A U.K. department store’s decision to re-label their children’s wear offerings “Girls & Boys” and “Boys & Girls,” versus following traditional binary labels, has sparked an outcry.
John Lewis, which has 48 stores in England, Scotland and Wales, announced last week that it would do away with gender labels on clothing, as well as separate girls and boys sections in stores. In addition, the retailer has also launched a new unisex clothing line for kids featuring dinosaur and space ship graphics.
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“We do not want to reinforce gender stereotypes within our John Lewis collections and instead want to provide greater choice and variety to our customers, so that the parent or child can choose what they would like to wear,” Caroline Bettis, head of children’s wear at John Lewis, said in a statement.
Reaction to the retailer’s announcement has been mixed, although the most vociferous opposition came from Good Morning Britain host Piers Morgan on Monday. In a fiery debate with his co-host Susanna Reid, Morgan said the department store chain’s decision “should not be allowed to happen.”
“Why can’t we let boys be boys and girls be girls?” he questioned on air, and pointed out that his three sons have never “shown any interest in wearing dresses, and my daughter wears 20 dresses a day.” He also joked that the store should be renamed Joan Lewis.
He preempted his televised comments with a tweet that has received over 20,000 likes since Sept. 2.
His sentiments have been echoed by countless people, among them Tory MP Andrew Bridgen, who said: “I have no idea what would possess John Lewis to do this. Boys and girls labels and signs are informative. I think removing them could be very confusing for the consumer. It appears political correctness continues to march and, whether it is going in the right direction, is a point for debate.”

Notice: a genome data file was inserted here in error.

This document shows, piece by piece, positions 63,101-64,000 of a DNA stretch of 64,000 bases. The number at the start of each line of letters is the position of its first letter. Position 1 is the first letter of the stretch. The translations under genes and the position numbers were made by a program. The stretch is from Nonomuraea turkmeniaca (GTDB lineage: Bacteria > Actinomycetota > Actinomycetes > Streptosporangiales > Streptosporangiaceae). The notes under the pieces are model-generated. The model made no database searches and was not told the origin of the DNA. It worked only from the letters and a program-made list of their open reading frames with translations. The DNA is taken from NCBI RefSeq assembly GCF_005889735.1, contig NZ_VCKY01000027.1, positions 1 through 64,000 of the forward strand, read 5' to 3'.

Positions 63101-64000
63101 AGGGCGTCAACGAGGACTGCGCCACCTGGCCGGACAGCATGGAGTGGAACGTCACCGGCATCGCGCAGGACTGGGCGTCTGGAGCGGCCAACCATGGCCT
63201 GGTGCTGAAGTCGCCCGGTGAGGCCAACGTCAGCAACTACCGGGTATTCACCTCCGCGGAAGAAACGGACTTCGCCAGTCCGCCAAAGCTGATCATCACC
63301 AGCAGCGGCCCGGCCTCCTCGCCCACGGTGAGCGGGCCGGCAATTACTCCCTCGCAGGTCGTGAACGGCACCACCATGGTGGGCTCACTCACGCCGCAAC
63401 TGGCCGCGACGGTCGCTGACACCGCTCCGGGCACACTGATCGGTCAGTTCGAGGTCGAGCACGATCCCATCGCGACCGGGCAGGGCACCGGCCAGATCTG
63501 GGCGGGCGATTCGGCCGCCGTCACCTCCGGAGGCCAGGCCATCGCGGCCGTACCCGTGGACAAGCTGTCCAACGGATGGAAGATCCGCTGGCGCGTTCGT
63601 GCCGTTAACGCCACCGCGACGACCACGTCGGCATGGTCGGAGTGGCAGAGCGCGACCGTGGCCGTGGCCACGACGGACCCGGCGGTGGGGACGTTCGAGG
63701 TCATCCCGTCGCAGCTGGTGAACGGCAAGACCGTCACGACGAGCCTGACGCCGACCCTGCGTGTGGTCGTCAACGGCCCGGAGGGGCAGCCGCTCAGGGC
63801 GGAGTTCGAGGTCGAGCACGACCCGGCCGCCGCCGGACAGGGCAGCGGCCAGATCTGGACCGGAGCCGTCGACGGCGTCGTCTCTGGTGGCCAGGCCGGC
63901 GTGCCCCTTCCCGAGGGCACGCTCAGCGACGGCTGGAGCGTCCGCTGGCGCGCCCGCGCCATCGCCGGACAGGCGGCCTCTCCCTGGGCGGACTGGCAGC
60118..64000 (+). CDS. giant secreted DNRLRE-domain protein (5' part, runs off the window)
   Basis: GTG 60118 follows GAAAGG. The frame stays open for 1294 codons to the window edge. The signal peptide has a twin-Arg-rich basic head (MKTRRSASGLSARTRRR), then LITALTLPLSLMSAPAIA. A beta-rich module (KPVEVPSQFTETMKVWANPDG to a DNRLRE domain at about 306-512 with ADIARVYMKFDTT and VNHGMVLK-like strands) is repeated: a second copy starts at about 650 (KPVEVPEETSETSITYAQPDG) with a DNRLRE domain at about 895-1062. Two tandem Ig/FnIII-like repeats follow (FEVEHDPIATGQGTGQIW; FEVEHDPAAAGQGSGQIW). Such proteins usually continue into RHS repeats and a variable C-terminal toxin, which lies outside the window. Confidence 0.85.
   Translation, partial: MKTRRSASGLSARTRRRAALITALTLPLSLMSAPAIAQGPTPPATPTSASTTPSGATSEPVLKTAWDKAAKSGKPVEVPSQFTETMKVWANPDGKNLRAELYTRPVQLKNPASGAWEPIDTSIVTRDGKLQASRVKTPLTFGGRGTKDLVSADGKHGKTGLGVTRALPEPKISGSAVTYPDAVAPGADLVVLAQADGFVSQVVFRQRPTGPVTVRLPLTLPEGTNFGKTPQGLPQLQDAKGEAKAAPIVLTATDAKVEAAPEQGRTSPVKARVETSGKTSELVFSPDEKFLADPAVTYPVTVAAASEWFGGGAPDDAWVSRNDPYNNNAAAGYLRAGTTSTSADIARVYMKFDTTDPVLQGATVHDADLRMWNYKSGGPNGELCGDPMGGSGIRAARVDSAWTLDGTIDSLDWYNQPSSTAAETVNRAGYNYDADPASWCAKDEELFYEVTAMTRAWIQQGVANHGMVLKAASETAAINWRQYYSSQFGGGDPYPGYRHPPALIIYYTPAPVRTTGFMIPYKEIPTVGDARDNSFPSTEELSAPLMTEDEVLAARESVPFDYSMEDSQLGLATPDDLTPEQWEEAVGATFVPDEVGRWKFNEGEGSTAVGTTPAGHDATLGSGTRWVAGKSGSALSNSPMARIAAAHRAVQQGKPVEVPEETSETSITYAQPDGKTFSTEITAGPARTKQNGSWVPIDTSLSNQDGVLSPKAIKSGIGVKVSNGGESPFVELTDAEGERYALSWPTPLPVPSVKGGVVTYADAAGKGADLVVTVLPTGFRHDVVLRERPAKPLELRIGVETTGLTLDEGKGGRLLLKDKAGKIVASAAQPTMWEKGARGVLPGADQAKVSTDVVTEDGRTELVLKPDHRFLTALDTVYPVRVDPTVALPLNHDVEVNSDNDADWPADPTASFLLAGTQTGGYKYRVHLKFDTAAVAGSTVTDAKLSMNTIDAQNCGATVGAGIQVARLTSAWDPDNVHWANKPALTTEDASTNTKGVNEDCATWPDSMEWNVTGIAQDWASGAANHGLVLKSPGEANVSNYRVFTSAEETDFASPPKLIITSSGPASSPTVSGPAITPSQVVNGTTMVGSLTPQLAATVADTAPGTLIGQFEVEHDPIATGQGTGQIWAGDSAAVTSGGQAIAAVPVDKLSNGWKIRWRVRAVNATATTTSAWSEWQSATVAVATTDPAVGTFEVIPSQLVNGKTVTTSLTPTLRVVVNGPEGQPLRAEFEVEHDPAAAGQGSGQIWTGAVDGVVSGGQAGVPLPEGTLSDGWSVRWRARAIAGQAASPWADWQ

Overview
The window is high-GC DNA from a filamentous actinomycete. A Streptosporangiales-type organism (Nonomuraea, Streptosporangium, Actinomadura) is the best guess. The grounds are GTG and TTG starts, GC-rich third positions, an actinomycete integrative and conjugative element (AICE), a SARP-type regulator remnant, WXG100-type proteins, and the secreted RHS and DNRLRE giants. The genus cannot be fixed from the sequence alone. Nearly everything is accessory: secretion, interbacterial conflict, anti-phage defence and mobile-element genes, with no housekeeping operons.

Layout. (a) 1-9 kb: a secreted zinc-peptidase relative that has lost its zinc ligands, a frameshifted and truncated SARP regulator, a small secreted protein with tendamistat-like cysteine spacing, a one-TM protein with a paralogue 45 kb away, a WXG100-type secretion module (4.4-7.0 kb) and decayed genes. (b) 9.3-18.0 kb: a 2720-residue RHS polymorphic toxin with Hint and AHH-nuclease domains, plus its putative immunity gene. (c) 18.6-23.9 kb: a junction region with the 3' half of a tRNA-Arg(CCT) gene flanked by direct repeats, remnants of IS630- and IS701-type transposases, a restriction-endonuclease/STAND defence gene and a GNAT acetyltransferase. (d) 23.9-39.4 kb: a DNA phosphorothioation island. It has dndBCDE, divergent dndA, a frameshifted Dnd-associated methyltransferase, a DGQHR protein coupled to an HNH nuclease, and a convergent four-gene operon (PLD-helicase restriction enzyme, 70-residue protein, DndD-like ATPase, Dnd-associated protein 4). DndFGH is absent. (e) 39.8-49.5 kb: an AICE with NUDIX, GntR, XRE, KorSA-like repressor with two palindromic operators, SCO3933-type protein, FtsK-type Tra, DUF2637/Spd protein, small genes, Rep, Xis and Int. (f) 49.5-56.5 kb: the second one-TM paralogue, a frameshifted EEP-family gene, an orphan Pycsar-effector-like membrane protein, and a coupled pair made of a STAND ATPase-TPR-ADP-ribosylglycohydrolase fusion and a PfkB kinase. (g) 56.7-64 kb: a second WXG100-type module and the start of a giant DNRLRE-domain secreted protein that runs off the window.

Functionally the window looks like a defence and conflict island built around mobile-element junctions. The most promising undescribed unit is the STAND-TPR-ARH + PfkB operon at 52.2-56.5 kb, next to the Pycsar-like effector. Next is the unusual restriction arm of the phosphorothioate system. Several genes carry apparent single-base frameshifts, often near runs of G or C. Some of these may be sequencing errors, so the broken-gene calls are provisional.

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The argument about whether this move signifies a trend towards inclusion or whether it’s pandering to upper-middle-class elitism raged on Twitter.
The retailer’s decision to do away with gender binary labelling comes on the heels of a controversy surrounding Clarks shoes. Last month, the footwear giant pulled a girls’ Mary Jane style shoe called “Dolly Babe” from the collection in the wake of accusations of sexism. The main issue plaguing the company was that the corresponding boys’ version of the “Dolly Babe” was named “Leader.”
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Nicola Sturgeon, First Minister of Scotland, called it “almost beyond belief” in a tweet, while Carolyn Harris, a shadow minister for women and equalities, described it as “blatant discrimination.”
Clarks responded to the outpouring of criticism by saying: “We are working hard to ensure our ranges reflect our gender neutral ethos. We apologise for any unintended offence caused.”